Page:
You." She laughs, "How I got that title is kind of interesting. I was going for
my annual mammogram check-up, because of the cancer that runs in my family. I was waiting
for my test results. A few moments go by, I got this incredible fear. I thought, Wow, what
if they tell me I have cancer today?"
"I was sitting there amid several women. One woman said they had
just discovered a tumor and they were in the process of checking it out. The physician
from another hospital across the street had sent her here, and she was a little afraid. I
was just sitting there and I saw myself get this overwhelming fear. All I did was start
saying the name of Jesus. I kept whispering the name of Jesus and putting my focus on what
I know Him to be and all the things He has told me. This unbelievable peace came over me.
At that moment, I felt I had the grace to hear anything. The lyrics and title When I
Look At You came out from that experience."
Grace and peace are woven throughout Corner of Eden like tiny threads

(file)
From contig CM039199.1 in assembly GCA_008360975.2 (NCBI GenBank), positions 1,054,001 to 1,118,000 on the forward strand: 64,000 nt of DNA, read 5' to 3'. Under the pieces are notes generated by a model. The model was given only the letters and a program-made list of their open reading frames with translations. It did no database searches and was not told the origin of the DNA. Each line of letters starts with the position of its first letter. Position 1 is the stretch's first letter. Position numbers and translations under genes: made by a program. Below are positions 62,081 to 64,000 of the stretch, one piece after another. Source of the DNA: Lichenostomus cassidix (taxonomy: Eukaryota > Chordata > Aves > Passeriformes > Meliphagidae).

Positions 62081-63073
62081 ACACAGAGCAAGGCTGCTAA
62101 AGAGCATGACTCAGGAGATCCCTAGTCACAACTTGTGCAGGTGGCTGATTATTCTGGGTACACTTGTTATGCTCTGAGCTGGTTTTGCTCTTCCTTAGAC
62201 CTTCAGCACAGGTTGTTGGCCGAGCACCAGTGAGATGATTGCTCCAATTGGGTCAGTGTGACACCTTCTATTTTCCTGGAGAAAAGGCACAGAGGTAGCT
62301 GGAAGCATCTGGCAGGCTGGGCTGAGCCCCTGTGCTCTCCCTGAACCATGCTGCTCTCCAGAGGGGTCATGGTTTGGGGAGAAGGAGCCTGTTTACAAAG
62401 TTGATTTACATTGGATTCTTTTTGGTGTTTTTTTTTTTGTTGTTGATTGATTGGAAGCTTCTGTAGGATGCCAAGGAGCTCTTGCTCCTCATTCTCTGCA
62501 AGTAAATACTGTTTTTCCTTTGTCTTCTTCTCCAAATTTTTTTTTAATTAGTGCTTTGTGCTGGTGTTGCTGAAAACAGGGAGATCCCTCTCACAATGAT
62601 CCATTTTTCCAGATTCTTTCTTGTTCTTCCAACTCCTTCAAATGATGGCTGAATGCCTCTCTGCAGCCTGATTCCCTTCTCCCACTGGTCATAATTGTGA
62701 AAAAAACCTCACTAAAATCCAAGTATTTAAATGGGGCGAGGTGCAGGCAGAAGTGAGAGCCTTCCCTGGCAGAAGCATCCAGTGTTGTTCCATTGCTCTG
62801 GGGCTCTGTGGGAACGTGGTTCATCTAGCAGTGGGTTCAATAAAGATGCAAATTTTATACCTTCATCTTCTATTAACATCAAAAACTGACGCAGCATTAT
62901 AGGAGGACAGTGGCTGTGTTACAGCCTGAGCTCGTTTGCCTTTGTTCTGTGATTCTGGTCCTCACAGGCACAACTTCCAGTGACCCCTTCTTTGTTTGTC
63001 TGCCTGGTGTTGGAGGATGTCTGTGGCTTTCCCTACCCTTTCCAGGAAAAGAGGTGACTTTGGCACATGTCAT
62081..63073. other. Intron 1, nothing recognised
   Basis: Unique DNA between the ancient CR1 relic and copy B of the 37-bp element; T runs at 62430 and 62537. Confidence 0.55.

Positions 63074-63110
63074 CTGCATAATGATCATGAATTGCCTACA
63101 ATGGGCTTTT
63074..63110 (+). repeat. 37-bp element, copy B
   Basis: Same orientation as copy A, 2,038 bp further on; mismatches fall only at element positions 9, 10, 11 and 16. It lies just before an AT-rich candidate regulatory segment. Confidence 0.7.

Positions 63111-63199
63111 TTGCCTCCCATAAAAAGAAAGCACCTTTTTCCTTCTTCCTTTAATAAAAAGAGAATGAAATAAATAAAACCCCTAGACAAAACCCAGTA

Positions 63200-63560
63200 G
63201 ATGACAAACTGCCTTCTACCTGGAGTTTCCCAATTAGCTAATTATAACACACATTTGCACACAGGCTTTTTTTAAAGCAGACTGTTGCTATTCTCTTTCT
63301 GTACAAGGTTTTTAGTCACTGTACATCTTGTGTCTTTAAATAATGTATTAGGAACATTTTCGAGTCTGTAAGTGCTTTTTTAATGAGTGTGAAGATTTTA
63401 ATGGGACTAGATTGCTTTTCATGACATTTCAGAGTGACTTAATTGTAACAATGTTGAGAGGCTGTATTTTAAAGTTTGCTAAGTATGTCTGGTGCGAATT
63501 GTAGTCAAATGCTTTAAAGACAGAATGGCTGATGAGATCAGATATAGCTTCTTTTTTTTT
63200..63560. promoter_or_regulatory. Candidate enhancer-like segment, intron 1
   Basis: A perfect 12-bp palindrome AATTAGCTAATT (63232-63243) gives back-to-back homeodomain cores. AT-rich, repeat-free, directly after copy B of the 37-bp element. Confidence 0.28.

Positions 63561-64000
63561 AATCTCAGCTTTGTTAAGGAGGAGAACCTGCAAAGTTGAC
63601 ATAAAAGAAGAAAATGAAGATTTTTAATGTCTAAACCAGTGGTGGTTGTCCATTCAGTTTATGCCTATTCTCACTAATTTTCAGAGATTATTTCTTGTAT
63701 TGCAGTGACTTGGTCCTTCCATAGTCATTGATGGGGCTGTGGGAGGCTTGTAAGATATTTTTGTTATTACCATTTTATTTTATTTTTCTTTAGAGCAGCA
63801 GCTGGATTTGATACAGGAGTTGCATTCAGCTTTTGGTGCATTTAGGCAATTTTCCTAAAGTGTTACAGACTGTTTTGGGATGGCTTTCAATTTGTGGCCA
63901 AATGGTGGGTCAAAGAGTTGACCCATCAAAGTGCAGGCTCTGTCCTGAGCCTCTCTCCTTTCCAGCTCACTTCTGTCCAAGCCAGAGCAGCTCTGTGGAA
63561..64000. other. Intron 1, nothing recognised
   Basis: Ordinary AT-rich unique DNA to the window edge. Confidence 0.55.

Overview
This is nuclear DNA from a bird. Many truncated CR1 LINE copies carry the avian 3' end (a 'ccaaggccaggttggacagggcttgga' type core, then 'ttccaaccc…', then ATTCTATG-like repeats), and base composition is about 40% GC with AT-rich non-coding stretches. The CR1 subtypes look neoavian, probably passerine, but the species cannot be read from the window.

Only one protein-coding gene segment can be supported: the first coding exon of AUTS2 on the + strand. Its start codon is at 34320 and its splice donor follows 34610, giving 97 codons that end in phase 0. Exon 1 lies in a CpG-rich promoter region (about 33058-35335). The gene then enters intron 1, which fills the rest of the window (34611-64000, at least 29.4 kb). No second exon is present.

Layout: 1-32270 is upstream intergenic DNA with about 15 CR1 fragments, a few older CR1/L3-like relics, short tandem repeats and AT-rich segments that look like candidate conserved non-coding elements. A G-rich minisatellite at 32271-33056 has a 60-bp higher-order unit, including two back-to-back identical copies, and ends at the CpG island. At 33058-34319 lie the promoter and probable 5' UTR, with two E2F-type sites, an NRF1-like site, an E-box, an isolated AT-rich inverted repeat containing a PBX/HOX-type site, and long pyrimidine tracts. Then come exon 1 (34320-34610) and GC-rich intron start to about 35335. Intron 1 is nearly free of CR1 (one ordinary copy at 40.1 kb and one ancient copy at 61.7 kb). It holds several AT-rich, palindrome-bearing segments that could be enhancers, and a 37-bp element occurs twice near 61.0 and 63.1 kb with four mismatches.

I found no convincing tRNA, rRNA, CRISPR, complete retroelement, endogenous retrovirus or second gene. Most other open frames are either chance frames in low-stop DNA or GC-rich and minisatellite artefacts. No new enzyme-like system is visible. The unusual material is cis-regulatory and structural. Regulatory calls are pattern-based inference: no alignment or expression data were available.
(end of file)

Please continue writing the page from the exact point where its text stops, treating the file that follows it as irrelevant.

in a tapestry. "We glimpse pieces of Eden through life, through people or
experiences," Troccoli says. "If we look at our lives we can see those pieces,
those corners of Eden, of what God originally intended for uspeace, love, joy,
etc.yet through the fall we cant have them in total until we see Him face to
face. I get glimpses of Eden when I visit my friend Allison and the thrill it gives my
heart as her little boys run up to squeeze me so tight, calling me Coli.
"Another glimpse of Eden is when Ive spent time with
friends. The incredible honesty, the grace and just the ability to forgive thats
exchanged in an intimate moment. To me those are glimpses of Eden. To sing a song and have
someone come up to me and say, Youve absolutely turned my life around, thats
another piece of Eden.